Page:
236 F3d 978 David Dammen v. Unimed Medical Center

236 F.3d 978 (8th Cir. 2001)


No. 99-2183


Submitted: February 16, 2000
Filed: January 17, 2001

Appeal from the United States District Court for the District of North Dakota.

Before McMILLIAN, Lay, and John R. Gibson, Circuit Judges.

John R. Gibson, Circuit Judge.

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David Dammen appeals from the district court's1 adverse grant of summary judgment on his age discrimination claim against UniMed Medical Center. We affirm.


Dammen began working for UniMed on April 22, 1964 as a maintenance mechanic. During his years of service with UniMed, he was eventually promoted to Department Manager/Plant Operations. Dammen, as Department Manager, was directly supervised by the Vice-President of Environmental Services. Don Jessen held that position until 1994 when he was replaced by Robert Cherry. In the fall of 1994, UniMed promoted David Kohlman, who is younger than Dammen and had been under his supervision, to the position of Energy Management Coordinator. In this new position, Kohlman reported directly to Cherry. Some of the work Dammen had been performing was shifted to Kohlman. On July 28, 1995, when Dammen was forty-nine years old, UniMed terminated Dammen and eliminated his position; however, UniMed gave Dammen severance pay in the form of his salary until the end of 1995. UniMed assigned the remainder of Dammen's job responsibilities to Cherry. Early in 1996, UniMed went through a major reorganization, in which thirty-five employees (including Cherry and two other vice-presidents) were terminated and their positions abolished. In March of that year, UniMed publicized a new position, that of Department Manager/Plant Operations, which it ultimately awarded to Kohlman. UniMed claims that this position, although identical in name to the position Dammen held when terminated by UniMed, is not identical in fact.


On April 8, 1996, Dammen filed a complaint with the North Dakota Department of Labor. The Department issued a letter of determination finding no age discrimination. Dammen then filed a complaint with the Equal Employment Opportunity Commission, which adopted the Department of Labor's finding of no age discrimination. Finally, Dammen filed a complaint in the district court, which entered summary judgment against him. We uphold the district court's judgment.2


We review a denial of summary judgment de novo, viewing the evidence in the light most favorable to the non-moving party. See Webb v. Lawrence County, 144 F.3d 1131, 1134 (8th Cir. 1998). Summary judgment will be granted if "the pleadings, depositions, answers to interrogatories, and admissions on file, together with the affidavits, if any, show that there is no genuine issue as to any material fact and that the moving party is entitled to a judgment as a matter of law." Fed. R. Civ. P. 56(c). The non-moving party must then "set forth specific facts showing that there is a genuine issue for trial." Fed. R. Civ. P. 56(e); Celotex Corp. v. Catrett, 477 U.S. 317, 324 (1986); Webb, 144 F.3d at 1135. "As to materiality . . . [o]nly disputes over facts that might affect the outcome of the suit under the governing law will properly preclude the entry of summary judgment." Anderson v. Liberty Lobby, Inc., 477 U.S. 242, 248 (1986); accord Webb, 144 F.3d at 1135.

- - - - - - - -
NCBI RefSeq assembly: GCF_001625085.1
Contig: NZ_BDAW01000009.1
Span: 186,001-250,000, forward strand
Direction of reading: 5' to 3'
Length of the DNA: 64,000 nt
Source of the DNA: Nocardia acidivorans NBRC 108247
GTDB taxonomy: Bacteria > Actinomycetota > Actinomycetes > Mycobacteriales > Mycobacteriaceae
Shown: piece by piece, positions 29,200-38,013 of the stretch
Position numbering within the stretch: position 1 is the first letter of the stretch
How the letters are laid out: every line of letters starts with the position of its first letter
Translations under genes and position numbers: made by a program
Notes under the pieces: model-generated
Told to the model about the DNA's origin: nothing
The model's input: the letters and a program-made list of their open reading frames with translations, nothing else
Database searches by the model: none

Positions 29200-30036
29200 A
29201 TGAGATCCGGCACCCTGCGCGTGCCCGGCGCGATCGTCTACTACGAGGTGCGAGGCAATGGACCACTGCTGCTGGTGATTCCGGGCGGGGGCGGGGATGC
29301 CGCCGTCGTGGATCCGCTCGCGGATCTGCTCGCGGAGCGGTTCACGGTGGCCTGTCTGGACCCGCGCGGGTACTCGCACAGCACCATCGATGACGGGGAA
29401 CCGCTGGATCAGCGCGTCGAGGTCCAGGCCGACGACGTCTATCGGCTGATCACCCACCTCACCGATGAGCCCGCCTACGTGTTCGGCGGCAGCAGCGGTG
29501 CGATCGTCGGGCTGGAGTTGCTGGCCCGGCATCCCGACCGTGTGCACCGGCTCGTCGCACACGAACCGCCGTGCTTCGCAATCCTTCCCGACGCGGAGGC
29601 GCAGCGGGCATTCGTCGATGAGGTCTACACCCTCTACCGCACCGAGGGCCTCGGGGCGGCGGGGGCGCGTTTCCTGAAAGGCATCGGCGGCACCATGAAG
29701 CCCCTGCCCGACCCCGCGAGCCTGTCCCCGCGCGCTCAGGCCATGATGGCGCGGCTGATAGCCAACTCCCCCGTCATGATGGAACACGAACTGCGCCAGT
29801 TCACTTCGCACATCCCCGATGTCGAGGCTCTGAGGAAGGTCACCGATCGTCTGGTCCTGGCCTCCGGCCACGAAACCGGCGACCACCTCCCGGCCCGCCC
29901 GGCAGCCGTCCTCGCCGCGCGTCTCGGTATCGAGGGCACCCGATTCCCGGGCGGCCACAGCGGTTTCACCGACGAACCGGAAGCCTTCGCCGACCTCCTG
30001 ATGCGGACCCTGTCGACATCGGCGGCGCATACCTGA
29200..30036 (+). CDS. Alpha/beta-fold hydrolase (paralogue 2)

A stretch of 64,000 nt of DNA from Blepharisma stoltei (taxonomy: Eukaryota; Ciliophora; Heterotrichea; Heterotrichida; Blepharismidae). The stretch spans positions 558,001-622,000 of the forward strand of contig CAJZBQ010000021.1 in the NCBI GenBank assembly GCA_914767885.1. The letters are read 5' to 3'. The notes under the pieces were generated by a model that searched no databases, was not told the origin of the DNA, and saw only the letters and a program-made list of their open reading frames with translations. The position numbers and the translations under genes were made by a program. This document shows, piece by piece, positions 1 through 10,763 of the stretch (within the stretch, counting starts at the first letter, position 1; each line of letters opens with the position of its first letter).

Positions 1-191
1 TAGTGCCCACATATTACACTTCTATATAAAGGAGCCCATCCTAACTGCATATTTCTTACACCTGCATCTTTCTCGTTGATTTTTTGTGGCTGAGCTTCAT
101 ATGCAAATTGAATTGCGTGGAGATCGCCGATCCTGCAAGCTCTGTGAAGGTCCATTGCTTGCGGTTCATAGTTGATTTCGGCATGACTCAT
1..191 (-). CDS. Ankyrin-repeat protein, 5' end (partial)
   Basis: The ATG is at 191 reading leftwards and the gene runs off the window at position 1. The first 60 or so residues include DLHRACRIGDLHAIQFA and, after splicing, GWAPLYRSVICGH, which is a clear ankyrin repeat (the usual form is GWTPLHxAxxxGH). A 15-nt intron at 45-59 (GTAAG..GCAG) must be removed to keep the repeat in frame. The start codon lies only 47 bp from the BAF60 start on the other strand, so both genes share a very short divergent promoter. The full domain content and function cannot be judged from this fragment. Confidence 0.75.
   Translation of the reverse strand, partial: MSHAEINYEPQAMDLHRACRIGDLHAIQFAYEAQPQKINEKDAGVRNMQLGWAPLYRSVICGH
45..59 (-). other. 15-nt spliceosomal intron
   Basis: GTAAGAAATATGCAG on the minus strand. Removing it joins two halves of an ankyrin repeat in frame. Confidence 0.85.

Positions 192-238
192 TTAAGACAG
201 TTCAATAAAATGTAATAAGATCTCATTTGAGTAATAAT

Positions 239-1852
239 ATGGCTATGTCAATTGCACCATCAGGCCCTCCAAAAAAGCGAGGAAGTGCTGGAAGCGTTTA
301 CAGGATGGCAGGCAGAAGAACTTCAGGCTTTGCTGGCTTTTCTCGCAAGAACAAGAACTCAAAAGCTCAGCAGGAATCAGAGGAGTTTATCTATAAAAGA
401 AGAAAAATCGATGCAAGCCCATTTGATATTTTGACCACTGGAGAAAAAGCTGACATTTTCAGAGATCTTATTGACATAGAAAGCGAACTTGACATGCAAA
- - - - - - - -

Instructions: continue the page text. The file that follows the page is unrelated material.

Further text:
The ADEA prohibits discrimination on account of age against anyone in the protected age group (40 and over). See 29 U.S.C. 623(a)(1), 631(a) (1994). Because Dammen is relying on circumstantial, as opposed to direct, evidence of age discrimination by UniMed, we apply the three-stage approach developed by the Supreme Court in McDonnell Douglas Corp. v. Green, 411 U.S. 792 (1973), and later refined by the Court in Texas Department of Community Affairs v. Burdine, 450 U.S. 248 (1981). See Ryther v. KARE 11, 108 F.3d 832, 836 (8th Cir. 1997) (en banc) (applying McDonnell Douglas and Burdine in ADEA case). First, the plaintiff has the burden of presenting a prima facie case. See Reeves v. Sanderson Plumbing Prods., Inc., 530 U.S. 133, 120 S. Ct. 2097, 2106 (2000). If the plaintiff does so, a legal presumption arises that the employer unlawfully discriminated against the plaintiff. See Burdine, 450 U.S. at 254. Then, the employer must "produc[e] evidence that the plaintiff was rejected, or someone else was preferred, for a legitimate, nondiscriminatory reason." Reeves, 120 S. Ct. at 2106 (quoting Burdine, 450 U.S. at 254). The McDonnell Douglas framework only shifts the burden of production; the burden of persuasion rests at all times with the plaintiff. See id. Once the employer meets his burden of production, "the McDonnell Douglas framework--with its presumptions and burdens--is no longer relevant," St. Mary's Honor Ctr. v. Hicks, 509 U.S. 502, 510 (1993), and the sole remaining issue is whether the employer discriminated. See Reeves, 120 S. Ct. at 2106. "Although intermediate evidentiary burdens shift back and forth under this framework, '[t]he ultimate burden of persuading the trier of fact that the defendant intentionally discriminated against the plaintiff remains at all times with the plaintiff.'" Id. (quoting Burdine, 450 U.S. at 253).


If the employer meets its burden of production, the plaintiff has the "opportunity to prove by a preponderance of the evidence that the legitimate reasons offered by the defendant were not its true reasons, but were a pretext for discrimination." Id. "[I]t is permissible for the trier of fact to infer the ultimate fact of discrimination from the falsity of the employer's explanation," id. at 2108, "particularly if disbelief is accompanied by a suspicion of mendacity." Id. (quoting Hicks, 509 U.S. at 511). However, a showing by the plaintiff that the employer's reason for its decision was a pretext for discrimination will not necessarily insulate the plaintiff from summary judgment. See id. at 2109.3


Certainly there will be instances where, although the plaintiff has established a prima facie case and set forth sufficient evidence to reject the defendants' explanation, no rational factfinder could conclude that the action was discriminatory. For instance, an employer would be entitled to judgment as a matter of law if the record conclusively revealed some other, nondiscriminatory reason for the employer's decision, or if the plaintiff created only a weak issue of fact as to whether the employer's reason was untrue and there was abundant and uncontroverted independent evidence that no discrimination had occurred.